More and more cities across Galveston County are passing resolutions to delay the implementation of rate increases for some electric customers this year, the first step in a process that could prove contentious, according to legal officials.

League City in late April became the latest city to pass a resolution related to the Houston branch of CenterPoint Energy, a major electric service provider for several county cities, which is requesting the state allow it to increase base rates by about $161 million for municipalities across the Houston area.

The resolution suspends the effective date of the increase for 90 days, officials said.

The resolution is the first step in examining any rate increase request — a process that is both contentious and normal when a public utility makes such a request, said Alfred Herrera, an attorney with Austin-based Herrera Law & Associates, which represents League City.

Herrera represents the Texas Coast Utilities Coalition of cities, which includes League City. But that coalition is just one of at least two reviewing CenterPoint’s request.

The Galveston City Council in April approved a resolution, similar to League City, that gives the city 90 extra days to determine whether it agrees with the proposed rate increase. Galveston is part of a second group, called the Gulf Coast Coalition of Cities, that also includes several other Galveston County municipalities.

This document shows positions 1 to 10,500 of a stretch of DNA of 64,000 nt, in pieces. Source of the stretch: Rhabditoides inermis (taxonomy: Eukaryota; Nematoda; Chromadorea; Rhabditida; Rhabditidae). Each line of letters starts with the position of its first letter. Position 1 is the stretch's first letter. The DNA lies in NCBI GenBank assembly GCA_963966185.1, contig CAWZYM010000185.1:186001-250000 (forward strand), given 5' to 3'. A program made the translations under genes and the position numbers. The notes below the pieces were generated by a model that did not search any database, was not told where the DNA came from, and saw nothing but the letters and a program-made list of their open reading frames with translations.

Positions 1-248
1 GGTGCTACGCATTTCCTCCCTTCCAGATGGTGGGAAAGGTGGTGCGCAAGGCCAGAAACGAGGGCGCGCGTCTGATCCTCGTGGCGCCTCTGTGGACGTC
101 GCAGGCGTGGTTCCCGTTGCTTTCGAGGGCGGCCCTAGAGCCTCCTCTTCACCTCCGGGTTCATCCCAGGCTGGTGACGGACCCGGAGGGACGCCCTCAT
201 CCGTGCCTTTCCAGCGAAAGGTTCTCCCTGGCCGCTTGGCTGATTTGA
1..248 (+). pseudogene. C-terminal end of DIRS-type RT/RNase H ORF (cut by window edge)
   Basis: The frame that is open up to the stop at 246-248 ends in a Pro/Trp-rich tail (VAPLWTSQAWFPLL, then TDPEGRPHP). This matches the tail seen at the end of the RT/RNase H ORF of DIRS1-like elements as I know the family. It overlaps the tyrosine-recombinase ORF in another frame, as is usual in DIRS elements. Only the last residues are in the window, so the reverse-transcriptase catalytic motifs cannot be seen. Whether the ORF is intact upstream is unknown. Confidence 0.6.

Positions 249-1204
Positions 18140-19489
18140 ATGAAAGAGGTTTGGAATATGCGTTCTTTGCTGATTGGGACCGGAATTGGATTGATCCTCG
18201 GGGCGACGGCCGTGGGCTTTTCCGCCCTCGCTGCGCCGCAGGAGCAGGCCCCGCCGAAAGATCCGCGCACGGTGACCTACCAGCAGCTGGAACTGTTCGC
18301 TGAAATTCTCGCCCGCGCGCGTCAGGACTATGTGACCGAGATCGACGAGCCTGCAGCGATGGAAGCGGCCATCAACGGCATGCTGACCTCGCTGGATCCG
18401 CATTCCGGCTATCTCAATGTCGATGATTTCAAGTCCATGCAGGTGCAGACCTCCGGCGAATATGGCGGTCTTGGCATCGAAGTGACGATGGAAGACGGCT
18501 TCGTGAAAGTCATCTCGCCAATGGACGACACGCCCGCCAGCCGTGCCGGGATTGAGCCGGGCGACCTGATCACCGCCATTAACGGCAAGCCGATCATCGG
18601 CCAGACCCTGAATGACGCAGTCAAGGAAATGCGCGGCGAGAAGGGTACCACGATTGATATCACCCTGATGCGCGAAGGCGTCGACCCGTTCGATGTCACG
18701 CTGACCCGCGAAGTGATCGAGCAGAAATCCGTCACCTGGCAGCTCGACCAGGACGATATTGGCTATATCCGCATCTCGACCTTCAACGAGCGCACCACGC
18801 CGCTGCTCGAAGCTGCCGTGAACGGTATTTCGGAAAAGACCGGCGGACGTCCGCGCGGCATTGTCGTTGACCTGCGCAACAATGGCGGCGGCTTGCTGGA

And Friendswood could be next, said Jeff Newpher, spokesman for the city. The council should have an agenda item to pass the resolution during its next meeting.

Officials with CenterPoint Energy argue the rate increase is necessary because the company has added more than 400,000 customers since the last rate increase in 2010 and because it incurred about $64 million in Hurricane Harvey-related costs.

CenterPoint provides the wires, poles and other systems needed to get electricity from power plants to consumers. Its rate request won’t change what consumers pay for the kilowatts of electricity they use.

If approved by the state, the charges could add $2.38 a month to customers’ bills, said Alejandra Diaz, spokeswoman for CenterPoint Energy.

The company is asking cities to approve a $154 million, 7.4 percent increase in retail transmission and distribution rates and a $6.8 million, 1.8 percent hike in wholesale transmission rates, according to city documents.

But local municipalities have jurisdiction over rate increases and attorneys are in discovery on the rate increase, a process that likely will disappoint CenterPoint Energy officials, Herrera said.

“More than likely, CenterPoint will be disappointed with whatever decision the city makes, but they have the right to appeal to the Public Utility Commission,” Herrera said.

Essentially, if utility officials disagree with the city’s decision, they can bring it before the Public Utility Commission of Texas, officials said.

During CenterPoint’s last general rate case, officials requested an increase of about $110 million, but the utility commission eventually approved an increase of only about $15 million, League City officials said.

Matt deGrood: 409-683-5230;


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